This was John Wayne’s maiden production through his production company that later morphed into Batjac. This was also his return to the western genre (that made him the biggest star in the industry) after an absence of three years. So he was fully involved in the creation of this character and movie. The screenplay is by James Edward Grant, Wayne’s close friend and regular writer, whose brand of terse , snappy dialogue was tailor made for Wayne. Theirs was perhaps the first of the Actor -writer collaborations, where the writer would be an expert in writing dialogue to suit the star’s unique Line reading style. In future there would be Jack Nicholson & Robert Towne or Robert Redford & David Rayfiel. I have waxed eloquently about how much i like Wayne’s line readings in previous posts on Red River and Rio Bravo. This film also does not disappoint. Apart from the lines that i have already mentioned, Grant has crafted some typical John Wayne lines for the star, which he delivers in his inimitable style . Sample this:
Civilized?, Gentleman?, awful lot for one day
Everybody gets dead. It was his turn.
I don’t guess people’s hearts got anything to do with a calendar.
On Speaking the truth: It’s The measure of a man
On west point recruits :Partly they learn, partly they die. But I gotta float my stick same as you, I never saw one of ’em I had to be ashamed of.
The film also paints a sympathetic portrait of the American Natives. Hondo asks Angie to pack up and leave for safety as the Apaches are on the warpath, but she says that we are on good terms with them and we have a treaty. Wayne says that ‘We’, the whites have broken the treaty; we have lied to them and there is no term for lie in Apache language, and hence, they are going to come hard at the settlers; the main conflict in the film is in regards to this. Vittorio, the reasonable Apache chief, adopts Johnny into the Apache tribe thus allowing Angie and Johnny to continue living in the ranch. Meanwhile, Hondo kills Angie’s real husband in a skirmish. Hondo is mistaken for Angie’s husband by Vittorio ,who has been forcing Angie to take a husband to help her raise Johnny. Angie lies to save Hondo’s life and thus a wounded Hondo, who was hurt in a knife fight with Silva – Vittorio’s second in command, lands back at Angie’s ranch. Their romantic tryst that was left off after the first act renews and Angie confesses her love for him. But soon she finds out that Hondo has killed her husband, but that does not change her affections for him, as she reveals that her husband was a cad, and a drunkard, who was constantly unfaithful to her; who married her only for the ranch and then abandoned her. Thus, Hondo and Angie’s love story has a happy ending, with Hondo using an Apache term ‘Varlabania‘ – that is used during Apache marriage ceremony – which means ‘Forever’ to seal their relationship.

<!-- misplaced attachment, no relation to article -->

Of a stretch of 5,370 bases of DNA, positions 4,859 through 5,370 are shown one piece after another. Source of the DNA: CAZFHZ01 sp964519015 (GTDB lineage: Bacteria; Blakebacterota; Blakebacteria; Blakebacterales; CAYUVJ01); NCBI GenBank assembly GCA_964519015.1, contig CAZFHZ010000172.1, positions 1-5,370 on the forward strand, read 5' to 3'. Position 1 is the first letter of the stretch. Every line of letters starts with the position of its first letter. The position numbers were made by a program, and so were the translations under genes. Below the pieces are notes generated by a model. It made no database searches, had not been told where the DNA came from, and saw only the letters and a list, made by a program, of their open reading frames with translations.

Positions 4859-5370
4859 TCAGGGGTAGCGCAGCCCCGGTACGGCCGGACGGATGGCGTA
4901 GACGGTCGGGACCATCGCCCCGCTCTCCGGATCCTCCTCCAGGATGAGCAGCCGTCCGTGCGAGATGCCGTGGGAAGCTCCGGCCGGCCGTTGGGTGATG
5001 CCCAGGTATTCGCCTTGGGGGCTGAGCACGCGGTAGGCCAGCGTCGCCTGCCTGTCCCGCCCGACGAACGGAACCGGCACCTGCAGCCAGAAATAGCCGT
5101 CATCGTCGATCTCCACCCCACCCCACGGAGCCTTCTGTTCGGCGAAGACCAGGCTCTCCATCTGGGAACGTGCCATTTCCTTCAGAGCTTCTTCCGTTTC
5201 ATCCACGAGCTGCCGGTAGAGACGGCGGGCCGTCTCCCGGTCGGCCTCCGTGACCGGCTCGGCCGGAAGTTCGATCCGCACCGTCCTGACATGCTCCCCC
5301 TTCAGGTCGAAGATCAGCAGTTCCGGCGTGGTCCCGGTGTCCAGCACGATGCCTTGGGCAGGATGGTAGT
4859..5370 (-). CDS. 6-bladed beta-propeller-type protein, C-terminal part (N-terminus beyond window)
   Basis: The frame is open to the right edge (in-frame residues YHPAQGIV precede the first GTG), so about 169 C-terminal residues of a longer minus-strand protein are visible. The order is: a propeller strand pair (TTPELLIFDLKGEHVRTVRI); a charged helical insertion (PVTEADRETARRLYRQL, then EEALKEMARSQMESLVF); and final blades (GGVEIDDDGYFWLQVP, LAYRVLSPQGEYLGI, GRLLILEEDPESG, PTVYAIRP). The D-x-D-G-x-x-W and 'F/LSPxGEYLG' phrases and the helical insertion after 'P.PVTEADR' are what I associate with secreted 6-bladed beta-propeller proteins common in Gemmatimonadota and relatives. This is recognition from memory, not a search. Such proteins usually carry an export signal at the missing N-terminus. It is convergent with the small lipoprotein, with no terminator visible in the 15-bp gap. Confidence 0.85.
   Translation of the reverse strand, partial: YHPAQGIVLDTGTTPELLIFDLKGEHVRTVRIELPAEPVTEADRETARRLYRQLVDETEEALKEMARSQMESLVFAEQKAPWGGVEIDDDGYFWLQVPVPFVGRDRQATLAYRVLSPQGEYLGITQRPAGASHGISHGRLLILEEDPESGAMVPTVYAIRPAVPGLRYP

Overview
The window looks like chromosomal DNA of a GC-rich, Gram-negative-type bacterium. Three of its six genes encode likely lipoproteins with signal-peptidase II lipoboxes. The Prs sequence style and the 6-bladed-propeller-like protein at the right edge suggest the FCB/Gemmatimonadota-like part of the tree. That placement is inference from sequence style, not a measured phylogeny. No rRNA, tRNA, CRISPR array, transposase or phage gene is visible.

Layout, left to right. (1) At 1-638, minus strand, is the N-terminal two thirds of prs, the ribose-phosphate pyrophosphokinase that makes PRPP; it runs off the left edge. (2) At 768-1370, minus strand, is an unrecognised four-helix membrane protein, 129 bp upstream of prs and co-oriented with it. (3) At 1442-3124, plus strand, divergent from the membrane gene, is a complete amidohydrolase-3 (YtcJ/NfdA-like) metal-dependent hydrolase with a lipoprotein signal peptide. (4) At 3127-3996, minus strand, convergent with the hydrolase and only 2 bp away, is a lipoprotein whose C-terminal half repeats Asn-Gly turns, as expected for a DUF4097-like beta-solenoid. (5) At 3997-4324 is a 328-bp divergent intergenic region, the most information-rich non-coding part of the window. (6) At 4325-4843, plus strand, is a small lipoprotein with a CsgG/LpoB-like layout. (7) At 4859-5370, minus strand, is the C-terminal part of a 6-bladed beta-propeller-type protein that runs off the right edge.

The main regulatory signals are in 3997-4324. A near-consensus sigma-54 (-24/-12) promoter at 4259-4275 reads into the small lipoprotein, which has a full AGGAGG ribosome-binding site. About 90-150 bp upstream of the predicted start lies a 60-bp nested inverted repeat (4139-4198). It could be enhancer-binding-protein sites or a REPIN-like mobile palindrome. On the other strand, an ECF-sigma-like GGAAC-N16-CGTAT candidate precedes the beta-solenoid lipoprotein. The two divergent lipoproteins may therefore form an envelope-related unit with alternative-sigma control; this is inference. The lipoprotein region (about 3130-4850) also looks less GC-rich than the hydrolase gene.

We also get a nod to Fort Apache, when a cocky west point graduate sergeant – in the mold of Henry Fonda in that film – arrives to take on the Apaches. He dismisses Hondo’s words of wisdom; he takes his men into battle, only to return defeated and badly injured, and to be tended by Angie. Finally, Angie decides to leave the ranch with Johnny and go with Hondo to to his ranch in California. On their way, they are attacked by a band of Apaches led by Silva, who is now the Apache chief after Vittorio’s death. But the Apaches are defeated, as Hondo ruthlessly kills Silva in the same way Silva killed Hondo’s dog. The sergeant informs Hondo that a new batch of troops are arriving to deal with Apaches. Hondo knows what this means. It’s going to be the end of the Apaches. As someone who has a strong bond with the Apache culture, he feels the pain of this loss which is evident in the words that closes the film:
“End of a way of life. Too bad. It was a good way.”
The film was shot in 3-D which was quite a rage in the early fifties. Along with Hitchcock’s Dial M for Murder, this film has the best use of this technology. For some years Hollywood had been suffering a decline in viewership, partly due to the advent of TV, and of all the great stars, only Wayne remained immune. His films were still guaranteed earners and all the major studios either concentrated on him, or came up with gimmicky ideas to draw people back to the cinema. One of the gimmicks they turned to was 3D, and even Duke decided to try it on Hondo. Despite his pulling power and his track record, he never took success for granted. He was innovative and determined to hold onto his place, and if gimmicks were the way forward, he had to be on the front line; fighting with everything at his disposal has always been Duke’s motto. Even then, there are very few gimmicky 3-D shots in the film, like the thrusting of knives and spears .The director John Farrow mainly used it to give depth to the beautiful desert landscape, and I guess Wayne would have looked particularly imposing in 3-D, especially in moments when he is walking towards the camera in the opening shots; though Duke doesn’t need such extra dimensions to assert himself on screen. Duke was going through a difficult period in his personal life during the making of the film: He was undergoing a messy divorce from his second wife and he disliked the film’s director John Farrow. On top of that, filming in 3-D proved to be difficult, it required many more takes than normal, delays tended to be longer and equipment often broke down. Worse, by the time the film released, 3-D was on the wane and the film was released mostly in the ‘flat’ format, but still the film was a box office hit.
Hondo is not spoken off as often as The Searchers, Stagecoach or Red River, mainly because the film does not have the sweep and greatness of those films. But this is a vintage John Wayne film and a very good Western, where we get to see John Wayne adding extra dimensions to his screen persona, even if one discount the 3-D.